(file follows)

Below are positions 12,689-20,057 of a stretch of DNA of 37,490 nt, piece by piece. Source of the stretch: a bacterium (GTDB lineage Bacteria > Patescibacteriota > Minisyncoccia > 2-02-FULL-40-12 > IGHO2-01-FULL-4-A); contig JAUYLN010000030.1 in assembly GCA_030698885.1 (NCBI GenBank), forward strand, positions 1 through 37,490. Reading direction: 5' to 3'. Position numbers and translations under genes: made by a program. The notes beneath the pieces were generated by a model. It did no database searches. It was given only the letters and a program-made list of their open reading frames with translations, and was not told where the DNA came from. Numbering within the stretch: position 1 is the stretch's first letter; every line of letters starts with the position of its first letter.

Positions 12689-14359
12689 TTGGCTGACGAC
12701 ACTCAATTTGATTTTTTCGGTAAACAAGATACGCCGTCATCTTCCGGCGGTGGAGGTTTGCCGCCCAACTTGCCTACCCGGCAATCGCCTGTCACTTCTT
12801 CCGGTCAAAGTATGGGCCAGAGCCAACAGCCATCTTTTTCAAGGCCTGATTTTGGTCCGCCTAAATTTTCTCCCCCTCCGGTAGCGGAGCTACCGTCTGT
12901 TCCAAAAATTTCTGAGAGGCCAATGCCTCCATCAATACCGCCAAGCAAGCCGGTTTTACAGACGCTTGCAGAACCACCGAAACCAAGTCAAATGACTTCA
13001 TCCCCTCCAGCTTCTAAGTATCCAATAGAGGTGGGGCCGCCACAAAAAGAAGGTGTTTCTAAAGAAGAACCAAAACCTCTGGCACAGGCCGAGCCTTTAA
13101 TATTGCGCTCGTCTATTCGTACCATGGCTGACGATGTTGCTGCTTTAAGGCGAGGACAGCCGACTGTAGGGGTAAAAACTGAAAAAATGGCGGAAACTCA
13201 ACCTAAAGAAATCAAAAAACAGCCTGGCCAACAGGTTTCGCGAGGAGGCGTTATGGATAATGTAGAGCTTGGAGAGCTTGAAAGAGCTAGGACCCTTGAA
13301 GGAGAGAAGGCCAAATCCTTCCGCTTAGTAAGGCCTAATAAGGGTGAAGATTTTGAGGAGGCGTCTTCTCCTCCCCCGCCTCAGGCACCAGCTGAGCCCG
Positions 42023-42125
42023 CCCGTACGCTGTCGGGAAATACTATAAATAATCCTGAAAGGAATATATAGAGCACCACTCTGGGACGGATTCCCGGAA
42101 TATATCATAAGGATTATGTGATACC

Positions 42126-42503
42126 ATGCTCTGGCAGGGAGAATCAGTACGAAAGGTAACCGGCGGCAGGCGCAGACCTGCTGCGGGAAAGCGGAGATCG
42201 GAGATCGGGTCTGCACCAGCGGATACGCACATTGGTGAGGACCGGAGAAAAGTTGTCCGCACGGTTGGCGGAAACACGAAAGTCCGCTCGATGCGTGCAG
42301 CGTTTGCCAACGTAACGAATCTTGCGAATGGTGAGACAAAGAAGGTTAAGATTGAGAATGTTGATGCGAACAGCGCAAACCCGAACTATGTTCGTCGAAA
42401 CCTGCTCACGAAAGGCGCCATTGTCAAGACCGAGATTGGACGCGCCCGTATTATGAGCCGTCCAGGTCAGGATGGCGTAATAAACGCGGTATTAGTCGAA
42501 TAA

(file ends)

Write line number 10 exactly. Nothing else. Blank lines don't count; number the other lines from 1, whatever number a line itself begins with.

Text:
13301 GGAGAGAAGGCCAAATCCTTCCGCTTAGTAAGGCCTAATAAGGGTGAAGATTTTGAGGAGGCGTCTTCTCCTCCCCCGCCTCAGGCACCAGCTGAGCCCG